Kristine Ursfjord, partner manager private market at SpareBank 1, reveals how traditional banks can successfully build ecosystems around their core financial services offerings.

SpareBank 1 enhances the customer experience by embracing open banking

The Ross Republic digital banking interviews showcase the work and ideas of digital banking innovators in Europe. Our aim is to represent a diverse set of interviewees and viewpoints and to provide actionable insights into strategy development, industry foresight and tangible use cases.

For this interview, we were joined by Kristine Ursfjord, partner manager private market at SpareBank 1, the second largest financial group in Norway. We covered how banks can stay competitive in the age of platforms and how SpareBank 1 manages digital product development in a heavily regulated banking environment.

Kristine, thanks for taking part in our interview series. Can you shortly give an introduction to SpareBank 1 and your role as partner manager?

“Sure, thanks for the invitation. I’m partner manager in open banking, which means that I evaluate early-stage partnerships as well as grow and maintain existing partnerships in the open banking segment. Earlier, I was the product owner of the SpareBank 1 API platform that we use for our open banking partnerships. This platform is used by all banks within the SpareBank 1 alliance, which consists of 15 independent banks in Norway. Beyond that, we have a variety of product companies that cover specific banking services, such as credit, crowdfunding, insurance and debt collection, basically everything that covers finance on both the retail side and business side.

After DNB it is the second largest financial institution in Norway. The banks part of the SpareBank 1 alliance are all independent, but take advantage of the scale of the alliance, mostly concerning the IT systems. For example, we have a common platform for the mobile and online banking systems as well as the API platform available for all members.”

Can you tell us about key projects you worked on recently?

“A key project in my area, spanning the whole last year, was the second Payment Services Directive (PSD2). Part of the project was to become compliant and to be able to offer solutions to our customers based on what PSD2 has to offer. Still it is mostly used by banks pulling data from other banks, as in Norway there are very few non-bank Account Information Service Providers or Payment Initiation Service Providers.

Besides that, we initiated a project together with one of Norway’s largest grocery chains, Coop, with the aim to offer mobile payments from accounts at their stores. Customers now don’t need to use their card, but can directly use the mobile pay function, which draws money directly from the account. This service is now in the pilot phase and we will evaluate it based on the feedback we get from customers.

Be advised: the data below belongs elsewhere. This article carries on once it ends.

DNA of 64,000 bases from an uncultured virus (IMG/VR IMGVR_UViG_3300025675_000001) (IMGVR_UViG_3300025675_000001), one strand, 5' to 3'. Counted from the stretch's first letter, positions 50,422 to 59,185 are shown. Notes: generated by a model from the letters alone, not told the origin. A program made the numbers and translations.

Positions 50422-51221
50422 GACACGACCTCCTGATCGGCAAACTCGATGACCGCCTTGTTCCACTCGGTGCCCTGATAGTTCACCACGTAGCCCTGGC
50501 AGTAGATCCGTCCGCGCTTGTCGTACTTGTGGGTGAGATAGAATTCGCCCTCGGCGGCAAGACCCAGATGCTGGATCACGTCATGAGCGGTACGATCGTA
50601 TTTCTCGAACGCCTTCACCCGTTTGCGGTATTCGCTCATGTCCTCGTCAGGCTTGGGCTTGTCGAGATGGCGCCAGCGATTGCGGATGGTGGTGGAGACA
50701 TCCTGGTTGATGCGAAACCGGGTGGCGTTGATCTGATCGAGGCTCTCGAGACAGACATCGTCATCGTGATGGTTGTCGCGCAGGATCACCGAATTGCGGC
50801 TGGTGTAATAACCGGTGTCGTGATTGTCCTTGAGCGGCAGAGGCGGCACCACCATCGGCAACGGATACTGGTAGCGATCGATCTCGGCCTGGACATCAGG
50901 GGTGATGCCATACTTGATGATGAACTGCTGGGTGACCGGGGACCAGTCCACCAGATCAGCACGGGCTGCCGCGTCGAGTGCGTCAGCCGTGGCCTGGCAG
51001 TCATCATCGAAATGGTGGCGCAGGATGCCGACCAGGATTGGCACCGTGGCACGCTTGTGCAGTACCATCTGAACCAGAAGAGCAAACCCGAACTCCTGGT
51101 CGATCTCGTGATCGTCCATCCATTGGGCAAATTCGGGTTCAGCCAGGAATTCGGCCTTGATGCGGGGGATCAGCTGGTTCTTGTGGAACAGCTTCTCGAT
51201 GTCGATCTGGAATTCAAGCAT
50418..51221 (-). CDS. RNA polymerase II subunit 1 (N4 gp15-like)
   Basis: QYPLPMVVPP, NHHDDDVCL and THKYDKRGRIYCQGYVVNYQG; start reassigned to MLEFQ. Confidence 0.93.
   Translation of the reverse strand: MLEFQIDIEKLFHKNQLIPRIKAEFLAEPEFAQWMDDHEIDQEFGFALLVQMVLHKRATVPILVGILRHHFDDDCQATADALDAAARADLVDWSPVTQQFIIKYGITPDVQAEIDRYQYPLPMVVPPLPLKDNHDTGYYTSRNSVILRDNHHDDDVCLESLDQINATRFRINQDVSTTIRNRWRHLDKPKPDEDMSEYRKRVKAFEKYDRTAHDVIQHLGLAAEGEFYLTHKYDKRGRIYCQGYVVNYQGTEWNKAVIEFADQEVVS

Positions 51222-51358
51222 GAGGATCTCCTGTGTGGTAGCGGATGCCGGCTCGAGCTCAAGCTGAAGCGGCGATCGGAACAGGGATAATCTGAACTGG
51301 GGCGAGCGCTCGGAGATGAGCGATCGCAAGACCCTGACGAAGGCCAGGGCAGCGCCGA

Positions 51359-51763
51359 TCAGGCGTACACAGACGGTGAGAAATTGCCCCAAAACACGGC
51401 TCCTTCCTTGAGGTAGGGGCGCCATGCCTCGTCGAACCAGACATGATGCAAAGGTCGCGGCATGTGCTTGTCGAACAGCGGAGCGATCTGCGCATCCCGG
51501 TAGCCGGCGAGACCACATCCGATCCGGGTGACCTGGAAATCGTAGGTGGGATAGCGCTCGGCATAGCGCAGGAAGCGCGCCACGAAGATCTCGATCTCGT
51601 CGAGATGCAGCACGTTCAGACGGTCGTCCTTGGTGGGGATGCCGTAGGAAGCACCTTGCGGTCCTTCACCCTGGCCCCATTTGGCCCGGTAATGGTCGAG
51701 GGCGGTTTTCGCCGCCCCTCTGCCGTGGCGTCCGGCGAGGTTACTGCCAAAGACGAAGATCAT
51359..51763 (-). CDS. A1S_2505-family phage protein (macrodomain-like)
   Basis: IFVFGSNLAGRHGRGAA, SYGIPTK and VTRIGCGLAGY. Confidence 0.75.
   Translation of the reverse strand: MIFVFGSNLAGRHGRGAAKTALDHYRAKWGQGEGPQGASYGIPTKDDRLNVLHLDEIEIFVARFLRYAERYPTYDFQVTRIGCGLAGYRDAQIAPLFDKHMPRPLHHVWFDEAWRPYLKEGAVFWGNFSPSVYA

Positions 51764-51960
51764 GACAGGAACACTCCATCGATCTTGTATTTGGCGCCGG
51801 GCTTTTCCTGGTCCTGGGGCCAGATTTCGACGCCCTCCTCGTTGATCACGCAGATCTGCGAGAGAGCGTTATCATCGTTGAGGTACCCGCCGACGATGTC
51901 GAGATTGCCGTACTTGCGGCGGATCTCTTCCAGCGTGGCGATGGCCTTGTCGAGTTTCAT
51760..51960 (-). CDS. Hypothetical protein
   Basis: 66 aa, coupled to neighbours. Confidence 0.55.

We also launched a collaboration with Minna Technologies, which offers a service for subscription management. Together we implemented a service for subscription cancellation, which uses a transaction monitoring algorithm that detects the subscriptions of a customer. If the customer chooses to cancel a subscription, Minna will conveniently take care of it. That was a really interesting project for us. As Minna has worked with banks before they were well prepared, the implementation was quick and our customers like the feature. Now we are planning to co-innovate together with Minna Technologies to evaluate additional innovative functionalities.”

What role does digital strategy play at SpareBank 1?

“It definitely plays a big role. We were the first one to have the bank online and we introduced mobile banking very early. There are several reasons for digital being important: customer service, cost-saving etc. In some rural areas the physical branch is far away f.i. Nordic countries have a very advanced digital infrastructure that enables banks to build digital solutions.”

What was your initial experience when the second Payment Service Directive came into force?

“Even though PSD2 can be perceived as boring, in some ways it was actually really exciting. It was one of the first projects I worked on where we got a legislative text that was supposed to be computerised on a very detailed level. I don’t think that the people who wrote the law understood the implications and how specific it actually had to be. That was a very interesting project for me, as we had to go from the very first vague legal text and turn it into specific ‘computer language‘.”

How does the platform and ecosystem economy influence banks?

“Platform thinking is really critical. The idea that banks are being commoditised is worrying, as their infrastructure is very expensive. That is why I think most banks will create ecosystems of their own and some might even launch platforms if they have the scale, and try to keep customers within the ecosystem as much as possible.

We need to be able to offer products where the customers actually look for them.